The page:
I knew where I had bought them (a lovely little Majestic in Notting Hill), but had absolutely no idea how much I might have paid. Assuming of course I hadn't just nicked them for the craic.

I had an inkling that the Amarone might have been expensive as it so often is, but a couple of slick looking bottles of Crozes-Hermitage were giving nothing away.

This coquetteishness was no match for the power of the internet and Majestic's excellent webstie however. I was pleased to see they had only cost £14 a piece and, as the bumf from Majestic whetted my appetite, I could feel the wine moving rapidly up my regularly updated internal list of 'Interesting ways to get drunk in the next 24 hours.'

The nose opens with all that people love about the Syrahs from this part of the world. Lots of smoke, the faintest hint of dark fruit, some herbaceousness and a big smack of pepper.

This focus continues on the palate with cassis and dark fruit, well integrated structured tannins and intense white pepper on a long finish.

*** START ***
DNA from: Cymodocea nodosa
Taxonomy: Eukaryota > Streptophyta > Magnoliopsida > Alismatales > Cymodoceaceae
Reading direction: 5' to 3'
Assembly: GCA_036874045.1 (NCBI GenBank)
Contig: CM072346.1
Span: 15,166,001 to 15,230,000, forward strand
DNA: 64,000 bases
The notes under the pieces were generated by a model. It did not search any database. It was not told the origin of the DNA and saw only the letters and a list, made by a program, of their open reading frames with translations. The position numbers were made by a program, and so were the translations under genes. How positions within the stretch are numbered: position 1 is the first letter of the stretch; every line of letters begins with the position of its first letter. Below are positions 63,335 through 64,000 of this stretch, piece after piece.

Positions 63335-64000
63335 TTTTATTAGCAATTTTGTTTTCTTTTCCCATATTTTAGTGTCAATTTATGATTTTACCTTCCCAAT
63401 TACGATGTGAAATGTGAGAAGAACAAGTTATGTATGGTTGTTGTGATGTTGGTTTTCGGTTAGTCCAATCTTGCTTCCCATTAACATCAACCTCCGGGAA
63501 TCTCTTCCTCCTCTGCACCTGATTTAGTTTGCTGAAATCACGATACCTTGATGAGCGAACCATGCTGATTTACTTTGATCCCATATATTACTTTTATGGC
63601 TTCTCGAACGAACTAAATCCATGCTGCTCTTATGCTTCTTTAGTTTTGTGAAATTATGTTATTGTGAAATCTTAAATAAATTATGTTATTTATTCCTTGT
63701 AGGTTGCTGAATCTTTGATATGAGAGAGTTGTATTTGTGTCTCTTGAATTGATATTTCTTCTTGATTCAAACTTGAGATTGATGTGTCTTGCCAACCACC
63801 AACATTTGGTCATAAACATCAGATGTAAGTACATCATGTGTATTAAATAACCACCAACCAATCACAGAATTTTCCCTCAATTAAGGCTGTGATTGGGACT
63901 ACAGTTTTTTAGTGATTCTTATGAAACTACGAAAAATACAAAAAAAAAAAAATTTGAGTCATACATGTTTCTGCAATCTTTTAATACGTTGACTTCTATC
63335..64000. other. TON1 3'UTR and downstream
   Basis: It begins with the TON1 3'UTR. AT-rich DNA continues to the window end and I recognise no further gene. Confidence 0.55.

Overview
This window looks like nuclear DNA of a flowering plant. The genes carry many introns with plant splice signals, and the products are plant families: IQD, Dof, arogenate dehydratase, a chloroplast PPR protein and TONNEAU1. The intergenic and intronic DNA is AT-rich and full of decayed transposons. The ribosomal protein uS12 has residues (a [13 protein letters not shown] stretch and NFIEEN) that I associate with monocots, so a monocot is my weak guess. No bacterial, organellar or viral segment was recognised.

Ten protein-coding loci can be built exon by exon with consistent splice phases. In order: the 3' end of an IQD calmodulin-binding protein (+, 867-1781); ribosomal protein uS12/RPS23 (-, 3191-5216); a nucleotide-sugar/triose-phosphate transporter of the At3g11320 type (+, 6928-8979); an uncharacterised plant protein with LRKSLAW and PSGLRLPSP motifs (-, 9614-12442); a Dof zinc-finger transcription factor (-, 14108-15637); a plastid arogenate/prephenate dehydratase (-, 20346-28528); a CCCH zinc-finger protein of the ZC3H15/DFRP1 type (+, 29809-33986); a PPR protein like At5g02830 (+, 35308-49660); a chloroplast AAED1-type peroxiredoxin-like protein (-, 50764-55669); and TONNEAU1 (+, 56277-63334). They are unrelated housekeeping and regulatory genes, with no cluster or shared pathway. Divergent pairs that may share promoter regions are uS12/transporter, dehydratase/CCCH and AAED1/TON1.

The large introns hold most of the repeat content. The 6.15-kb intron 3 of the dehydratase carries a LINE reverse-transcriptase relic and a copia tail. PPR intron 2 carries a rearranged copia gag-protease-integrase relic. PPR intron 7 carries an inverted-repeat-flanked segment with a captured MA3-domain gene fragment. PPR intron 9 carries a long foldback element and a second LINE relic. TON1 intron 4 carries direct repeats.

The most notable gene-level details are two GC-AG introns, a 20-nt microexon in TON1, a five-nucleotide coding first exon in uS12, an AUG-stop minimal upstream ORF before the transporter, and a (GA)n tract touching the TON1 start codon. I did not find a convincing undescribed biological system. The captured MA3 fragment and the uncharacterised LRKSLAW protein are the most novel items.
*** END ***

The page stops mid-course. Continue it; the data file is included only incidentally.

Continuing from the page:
It's a cracking wine, with real intent, very poised and comfortingly typical of the Northern Rhone, it makes me sad and confused to think of what the Austalians do to the grape.

I was understandably pleased to see this wine continuing a long hot-streak of winning decision making that I am experiencing. Lump on during Majestic's 20% off Rhone.

Saturday, 4 December 2010

Notting Hill Brasserie

92 Kensington Park Road, London. £150 for two including wine

As I suspected he might do, TOD met my latest arrival in West London with some violent and suspicious behaviour.

The area's cartographers, some deaf people, and a young lady who happened to be standing where he wanted to be, all came under attack. But particular vehemence was reserved for a woman sitting next to us in a pub who was wearing a preposterous hat.

The lobotomy of TOD's social conscience has led to a game in which he enjoys loudly speculating to himself about the dress sense, moral integrity and relative unintelligence of those in his immediate vicinity. And this regrettably-hatted woman had the great misfortune last Saturday of entering it.